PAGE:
Fees Can Be Claimed Later On In Default Judgment Packet, With Many Local Ordinances Allowing For Fee Recovery For Nuisance Abatement Actions.
The next case, although unpublished, is one that California state court litigators should love because it answers some of those vexing nitty-gritty procedural questions that we sometimes encounter when filling out entry of default and entry of default judgment/default judgment packets.
City of Fontana v. Bani, LLC, Case Nos. E062018/E063549 (4th Dist., Div. 2 May 12, 2016) (unpublished) involved a default judgment obtained by the City of Fontana against defendants in a nuisance abatement action. Defendants made many challenges, with only a couple resulting in a reduction of a little under $4,500 from a monetary default judgment of close to $85,000. (There were prohibitory injunctions and receivership relief which also were challenged, to no avail.) However, in the process, some nice guidance was given on what type of challenges to attorney’s fees and certain routine costs survived procedural challenges on appeal in a default judgment context.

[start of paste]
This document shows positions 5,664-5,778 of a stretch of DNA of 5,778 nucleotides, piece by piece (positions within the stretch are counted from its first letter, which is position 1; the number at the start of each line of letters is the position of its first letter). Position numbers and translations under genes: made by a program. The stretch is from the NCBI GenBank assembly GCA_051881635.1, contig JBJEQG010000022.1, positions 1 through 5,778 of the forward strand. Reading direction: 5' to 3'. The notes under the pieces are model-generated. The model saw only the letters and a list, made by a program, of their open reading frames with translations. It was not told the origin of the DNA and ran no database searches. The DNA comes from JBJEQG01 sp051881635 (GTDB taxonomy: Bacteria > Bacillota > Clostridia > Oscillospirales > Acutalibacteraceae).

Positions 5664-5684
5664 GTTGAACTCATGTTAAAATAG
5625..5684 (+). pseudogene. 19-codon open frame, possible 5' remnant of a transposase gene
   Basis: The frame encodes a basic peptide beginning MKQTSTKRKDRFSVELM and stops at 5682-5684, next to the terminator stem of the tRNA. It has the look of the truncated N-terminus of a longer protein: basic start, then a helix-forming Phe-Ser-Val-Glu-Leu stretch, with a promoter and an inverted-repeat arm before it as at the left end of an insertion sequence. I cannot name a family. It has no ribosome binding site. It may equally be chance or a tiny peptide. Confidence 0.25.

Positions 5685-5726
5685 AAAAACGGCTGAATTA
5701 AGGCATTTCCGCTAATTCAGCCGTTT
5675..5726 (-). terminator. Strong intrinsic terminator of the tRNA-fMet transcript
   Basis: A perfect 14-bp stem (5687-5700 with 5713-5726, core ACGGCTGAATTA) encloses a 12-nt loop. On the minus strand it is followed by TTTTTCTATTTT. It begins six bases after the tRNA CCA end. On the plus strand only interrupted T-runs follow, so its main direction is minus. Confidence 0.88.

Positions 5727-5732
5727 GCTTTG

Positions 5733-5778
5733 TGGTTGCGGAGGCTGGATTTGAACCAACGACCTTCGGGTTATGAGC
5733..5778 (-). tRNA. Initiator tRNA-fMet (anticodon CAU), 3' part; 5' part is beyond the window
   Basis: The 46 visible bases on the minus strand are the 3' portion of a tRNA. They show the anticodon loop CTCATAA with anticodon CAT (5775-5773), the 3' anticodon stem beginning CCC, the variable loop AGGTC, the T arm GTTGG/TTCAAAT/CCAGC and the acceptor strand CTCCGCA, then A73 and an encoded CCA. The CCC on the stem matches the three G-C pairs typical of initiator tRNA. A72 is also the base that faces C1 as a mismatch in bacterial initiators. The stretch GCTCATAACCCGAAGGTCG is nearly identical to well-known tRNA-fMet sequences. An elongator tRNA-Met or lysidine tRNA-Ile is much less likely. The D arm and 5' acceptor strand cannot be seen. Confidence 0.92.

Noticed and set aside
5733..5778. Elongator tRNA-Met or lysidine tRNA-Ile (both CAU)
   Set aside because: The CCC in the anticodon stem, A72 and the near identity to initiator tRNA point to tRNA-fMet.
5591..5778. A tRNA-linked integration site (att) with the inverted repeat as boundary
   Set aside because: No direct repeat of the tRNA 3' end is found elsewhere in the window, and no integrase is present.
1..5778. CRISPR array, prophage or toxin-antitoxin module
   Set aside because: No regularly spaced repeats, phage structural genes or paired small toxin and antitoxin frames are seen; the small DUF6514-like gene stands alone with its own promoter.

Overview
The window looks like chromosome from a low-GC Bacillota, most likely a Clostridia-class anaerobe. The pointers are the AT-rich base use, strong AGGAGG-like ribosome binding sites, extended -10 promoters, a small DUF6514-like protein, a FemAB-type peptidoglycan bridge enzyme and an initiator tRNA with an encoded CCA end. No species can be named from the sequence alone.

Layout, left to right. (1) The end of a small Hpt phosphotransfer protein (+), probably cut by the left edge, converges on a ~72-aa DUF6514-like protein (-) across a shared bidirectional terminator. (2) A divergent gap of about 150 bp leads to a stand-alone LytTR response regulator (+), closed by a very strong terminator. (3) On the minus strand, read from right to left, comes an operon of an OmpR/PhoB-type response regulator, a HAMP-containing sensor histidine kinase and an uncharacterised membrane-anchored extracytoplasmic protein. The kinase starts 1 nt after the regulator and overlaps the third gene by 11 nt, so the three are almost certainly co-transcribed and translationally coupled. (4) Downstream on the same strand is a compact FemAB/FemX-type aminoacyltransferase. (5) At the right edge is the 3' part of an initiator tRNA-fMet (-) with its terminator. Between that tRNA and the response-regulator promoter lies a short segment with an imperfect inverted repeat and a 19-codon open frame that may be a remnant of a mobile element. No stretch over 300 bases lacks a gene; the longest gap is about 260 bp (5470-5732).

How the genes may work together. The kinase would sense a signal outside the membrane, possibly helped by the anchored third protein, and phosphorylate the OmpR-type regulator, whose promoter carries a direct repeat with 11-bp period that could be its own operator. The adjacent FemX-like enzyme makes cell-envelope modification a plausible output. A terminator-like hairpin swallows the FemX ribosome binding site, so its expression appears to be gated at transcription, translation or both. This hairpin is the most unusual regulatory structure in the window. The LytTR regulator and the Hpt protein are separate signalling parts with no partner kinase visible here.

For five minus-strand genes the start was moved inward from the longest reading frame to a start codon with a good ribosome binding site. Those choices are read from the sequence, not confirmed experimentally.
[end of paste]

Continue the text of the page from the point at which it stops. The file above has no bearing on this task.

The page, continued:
First, the defense argued that the failure to claim requested fees in the entry of default, even though made in the request for entry of default judgment, was error. Naught! The request only needs to be made in the request for entry of default judgment, which it was. That is satisfactory. (Nice discussion of Garcia v. Politis, 192 Cal.App.4th 1474, 1478-1479 (2011).)
Second, the defense contended that City’s failure to specify the amount of attorney’s fees in its complaint was another legal error invalidating the award of fees in the default judgment proceeding. Another naught! A default judgment can properly include fees recoverable as costs even if the complaint did not specify a dollar amount—however, it would be good idea to include a fee request in a pleader’s omnibus prayer for costs and fees, as applicable, in the complaint. (Simke, Chodos, Silberfeld & Anteau, Inc. v. Athans, 195 Cal.App.4th 1275, 1285, 1290-1291, 1293 (2011); Horton v. Horton, 18 Cal.2d 579, 583 (1941).)
Third, the appellate court affirmed that attorney’s fees and costs, including even administrative expenses, may indeed be recoverable under pertinent local municipal fee entitlement statutes, in this case Fontana Municipal Code provisions. (Note: administrative fees were not recoverable one municipal provision, but another did so authorize—so read them carefully.)
However, certain copying and other clerical expenses were not compensable.